Many nonprofit organizations operate board meetings, but not as many do so effectively. With our experience facilitating hundreds of board engagements, we have identified the components necessary for most board meetings to become more productive and more relevant to the short-term and long-term goals of the organization.
Board meetings begin before the board gets together.
- Board members should receive relevant materials three to five days in advance of the meeting. Materials can include financial reports relevant to the upcoming meeting; business filings; new proposals; an agenda; metrics demonstrating programmatic effectiveness; etc.
- Sending information ahead of the board meeting offers several benefits. For example board directors can familiarize themselves with information and prepare detailed questions, which allows meetings to follow a tactical focus, rather than a strict report-based approach. Advance notice of controversial or high-sensitive information avoids surprising board members at meetings, decreasing emotionally-charged responses often derails the agenda set during board meetings.
- Ensure board meetings begin and end on time. Adhering to a set time enforces the idea that you value the board’s time. Board meetings tend to be more productive when all board members understand that ideas, questions, and discussion has a clear beginning and end.
- Ordinary, routine items such as the presentation of the minutes should be mentioned at the beginning. The conclusion of the meeting should announce the date, time, and location of the next meeting as well.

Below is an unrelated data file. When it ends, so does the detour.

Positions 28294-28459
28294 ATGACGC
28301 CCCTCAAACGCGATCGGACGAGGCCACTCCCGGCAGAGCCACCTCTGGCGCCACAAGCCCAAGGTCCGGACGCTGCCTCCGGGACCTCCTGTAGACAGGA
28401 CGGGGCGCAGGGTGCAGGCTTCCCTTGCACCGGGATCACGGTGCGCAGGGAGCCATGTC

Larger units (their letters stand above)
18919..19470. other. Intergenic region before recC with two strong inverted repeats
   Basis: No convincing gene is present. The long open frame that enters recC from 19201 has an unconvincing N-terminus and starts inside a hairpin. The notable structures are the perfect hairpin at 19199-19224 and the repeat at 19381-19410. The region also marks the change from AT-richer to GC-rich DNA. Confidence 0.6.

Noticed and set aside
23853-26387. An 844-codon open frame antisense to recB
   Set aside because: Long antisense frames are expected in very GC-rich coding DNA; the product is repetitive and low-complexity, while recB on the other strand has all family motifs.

- The majority of the board meeting’s discussion should be focus on strategy decisions, led by the board chair and executive director. In most cases, the purpose of the discussion isn’t so that the board can make an immediate decision. Instead, consider the meeting as a platform to help the board understand predicaments and opportunities in greater detail. This allows board members to share their individual perspectives and expertise.
- Key elements of committee reports should be emphasized. For example although development reports should be sent to the committee prior to the meeting, discussing the updates and opportunities related to development further engages the board in fundraising.
- Sharing recognition within the board is important because not only does morale raise, the practice demonstrates the skills and behaviors that are appreciated and how board members can help. This can look like the board chair beginning meetings by appreciating board members who have provided an important contact, secured a new financial contribution, or acquired a valuable resource.
- The board chair should end meetings by thanking board members for their effort and commitment. Clear, tangible ways that board members can assist the nonprofit’s goals until the board meets again should also be offered by board chair.
While no two organizations are exactly the same, no two boards operate the same. The above steps provide a guide for newer boards to use as a foundation to create a robust board culture. More experienced boards can use the steps above as a checklist to see where, if any, holes exist that’s preventing boards from reaching its potential.
If you’re board needs guidance, consider visiting our board development page.
If you like this post, browse Fairmount’s monthly collection of ideas for people who want to achieve greater impact, see better fundraising results, and stay connected to the region’s impact creators. Subscribe here – it’s free.